As with any community that is built on knowledge sharing, there tends to be a lot of lingo, a serious learning curve for newbies, and the occasional person who might come across as a know-it-all. My initial experiences with the local group could have been intimidating if not for some friendly and helpful group facilitators. While the learning curve will seem steep, there are plenty of resources to help you on the way:

1. Your local babywearing group. Find it (Canadian groups here) and attend a meeting, where people can help you wrap and lend you carriers.

2. Facebook swap pages and retailers. Research prices, research weaves. Look at everything to figure out what you really want. Serviceable, stunning, or somewhere in between? Wraps can range from roughly $80 to several hundred (or even a thousand) dollars. Be prepared to see some beautiful things. Do not be surprised to see some very expensive things.

3. Make sure you are following safety precautions. Your babywearing group will be your number one resource for this, as they can observe and help as you put your baby into a carry. This site visually reviews optimal positions for all types of carriers.

4. How-to wrap videos are also indispensable. Watching the same wrap performed by different people can shed some light on what works best for you. My favorites are Wrapped LifeBabywearing Faith, and Wrap you in Love.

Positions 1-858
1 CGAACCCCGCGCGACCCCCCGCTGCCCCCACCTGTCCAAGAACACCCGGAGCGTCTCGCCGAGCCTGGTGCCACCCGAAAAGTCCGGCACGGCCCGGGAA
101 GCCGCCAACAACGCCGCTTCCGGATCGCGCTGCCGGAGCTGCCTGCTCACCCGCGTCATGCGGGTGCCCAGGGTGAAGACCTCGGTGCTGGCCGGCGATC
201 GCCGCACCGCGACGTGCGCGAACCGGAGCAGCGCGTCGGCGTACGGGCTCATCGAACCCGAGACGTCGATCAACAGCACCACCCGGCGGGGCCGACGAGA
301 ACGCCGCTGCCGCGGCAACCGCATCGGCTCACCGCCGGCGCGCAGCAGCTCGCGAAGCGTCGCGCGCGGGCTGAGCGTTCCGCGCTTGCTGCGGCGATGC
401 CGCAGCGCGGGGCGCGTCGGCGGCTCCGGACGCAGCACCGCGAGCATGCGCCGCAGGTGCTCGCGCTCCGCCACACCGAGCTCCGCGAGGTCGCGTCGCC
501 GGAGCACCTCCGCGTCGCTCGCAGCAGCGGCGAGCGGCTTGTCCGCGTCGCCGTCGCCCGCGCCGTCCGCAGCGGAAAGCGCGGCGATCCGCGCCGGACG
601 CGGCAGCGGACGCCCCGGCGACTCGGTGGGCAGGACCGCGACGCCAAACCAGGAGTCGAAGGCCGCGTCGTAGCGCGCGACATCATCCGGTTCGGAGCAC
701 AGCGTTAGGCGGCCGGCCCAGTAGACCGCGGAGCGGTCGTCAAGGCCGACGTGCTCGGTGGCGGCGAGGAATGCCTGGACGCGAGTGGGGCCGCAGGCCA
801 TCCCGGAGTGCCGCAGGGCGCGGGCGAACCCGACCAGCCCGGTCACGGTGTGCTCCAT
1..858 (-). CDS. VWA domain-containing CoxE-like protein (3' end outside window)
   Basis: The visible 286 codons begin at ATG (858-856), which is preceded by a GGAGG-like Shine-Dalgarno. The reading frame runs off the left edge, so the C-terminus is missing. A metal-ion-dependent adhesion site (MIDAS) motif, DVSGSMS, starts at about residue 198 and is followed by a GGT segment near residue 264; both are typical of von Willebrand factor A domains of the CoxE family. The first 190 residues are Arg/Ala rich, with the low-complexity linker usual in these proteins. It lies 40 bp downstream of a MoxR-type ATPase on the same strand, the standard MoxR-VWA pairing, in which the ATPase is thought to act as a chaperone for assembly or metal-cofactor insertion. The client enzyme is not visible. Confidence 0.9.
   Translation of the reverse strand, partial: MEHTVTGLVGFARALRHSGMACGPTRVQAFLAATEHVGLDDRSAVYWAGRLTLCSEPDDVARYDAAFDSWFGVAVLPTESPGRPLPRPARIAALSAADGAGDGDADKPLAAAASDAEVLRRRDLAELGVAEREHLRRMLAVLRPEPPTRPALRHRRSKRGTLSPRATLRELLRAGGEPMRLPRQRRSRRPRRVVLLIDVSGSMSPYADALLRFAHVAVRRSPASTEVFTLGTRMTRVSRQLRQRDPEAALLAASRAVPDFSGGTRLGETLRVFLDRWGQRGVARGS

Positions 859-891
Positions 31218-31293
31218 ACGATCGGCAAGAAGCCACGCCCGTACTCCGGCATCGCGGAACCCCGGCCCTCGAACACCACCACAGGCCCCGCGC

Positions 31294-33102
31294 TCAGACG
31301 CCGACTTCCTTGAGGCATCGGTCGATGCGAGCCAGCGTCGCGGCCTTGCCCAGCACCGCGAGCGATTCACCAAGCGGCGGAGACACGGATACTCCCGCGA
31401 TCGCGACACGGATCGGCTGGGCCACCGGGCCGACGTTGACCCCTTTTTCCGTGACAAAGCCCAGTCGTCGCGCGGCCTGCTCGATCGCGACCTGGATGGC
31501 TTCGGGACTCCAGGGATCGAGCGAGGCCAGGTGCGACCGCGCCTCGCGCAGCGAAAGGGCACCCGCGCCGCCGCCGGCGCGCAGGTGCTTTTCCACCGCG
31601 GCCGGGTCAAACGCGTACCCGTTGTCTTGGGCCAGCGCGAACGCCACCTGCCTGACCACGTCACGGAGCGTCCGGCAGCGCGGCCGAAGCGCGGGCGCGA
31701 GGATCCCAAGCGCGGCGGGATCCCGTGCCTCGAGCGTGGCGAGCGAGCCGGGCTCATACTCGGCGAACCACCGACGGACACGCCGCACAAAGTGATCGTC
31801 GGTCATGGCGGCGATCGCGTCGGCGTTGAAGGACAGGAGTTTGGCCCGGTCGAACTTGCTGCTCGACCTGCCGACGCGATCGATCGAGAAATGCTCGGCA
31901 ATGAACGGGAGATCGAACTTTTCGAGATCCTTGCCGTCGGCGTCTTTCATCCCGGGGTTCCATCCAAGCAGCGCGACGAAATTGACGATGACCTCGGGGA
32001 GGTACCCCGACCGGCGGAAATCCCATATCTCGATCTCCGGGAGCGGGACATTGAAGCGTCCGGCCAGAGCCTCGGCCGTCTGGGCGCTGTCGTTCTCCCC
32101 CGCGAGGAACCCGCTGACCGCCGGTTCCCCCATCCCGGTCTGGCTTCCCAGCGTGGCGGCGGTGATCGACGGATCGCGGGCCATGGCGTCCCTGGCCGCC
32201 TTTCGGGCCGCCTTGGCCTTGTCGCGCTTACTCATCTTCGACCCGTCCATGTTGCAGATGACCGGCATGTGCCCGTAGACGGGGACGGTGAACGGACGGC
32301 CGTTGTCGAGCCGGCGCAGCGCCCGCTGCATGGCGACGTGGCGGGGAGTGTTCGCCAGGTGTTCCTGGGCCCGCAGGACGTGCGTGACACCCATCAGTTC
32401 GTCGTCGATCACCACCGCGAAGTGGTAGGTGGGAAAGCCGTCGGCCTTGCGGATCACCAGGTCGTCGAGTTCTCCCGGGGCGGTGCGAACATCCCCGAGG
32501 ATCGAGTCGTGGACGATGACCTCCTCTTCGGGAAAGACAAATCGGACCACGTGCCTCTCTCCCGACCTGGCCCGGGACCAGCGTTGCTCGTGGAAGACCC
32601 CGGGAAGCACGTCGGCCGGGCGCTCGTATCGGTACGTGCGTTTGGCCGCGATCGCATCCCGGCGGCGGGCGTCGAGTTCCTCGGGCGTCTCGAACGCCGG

I started learning about babywearing to "get more stuff done," but find that wearing is soothing to both baby and myself. I'm no expert, and still have a long ways to go before I can comfortably throw little one up on my back and wrap her. We practice, I fail sometimes, we try again when we are both in a better mood. With wraps playing nicely into my love of fabric, my goal is to resist developing yet another massive stash - no matter how much handwovens, fantastic colours, or beautiful designs tempt me. And this is something you may learn: buying carriers and wraps can be addictive.

This is the first post that I am going to promote in any public way (heart thumping). I know this isn't a comprehensive review of babywearing - it isn't meant to be. But if you have any thoughts, please let me know!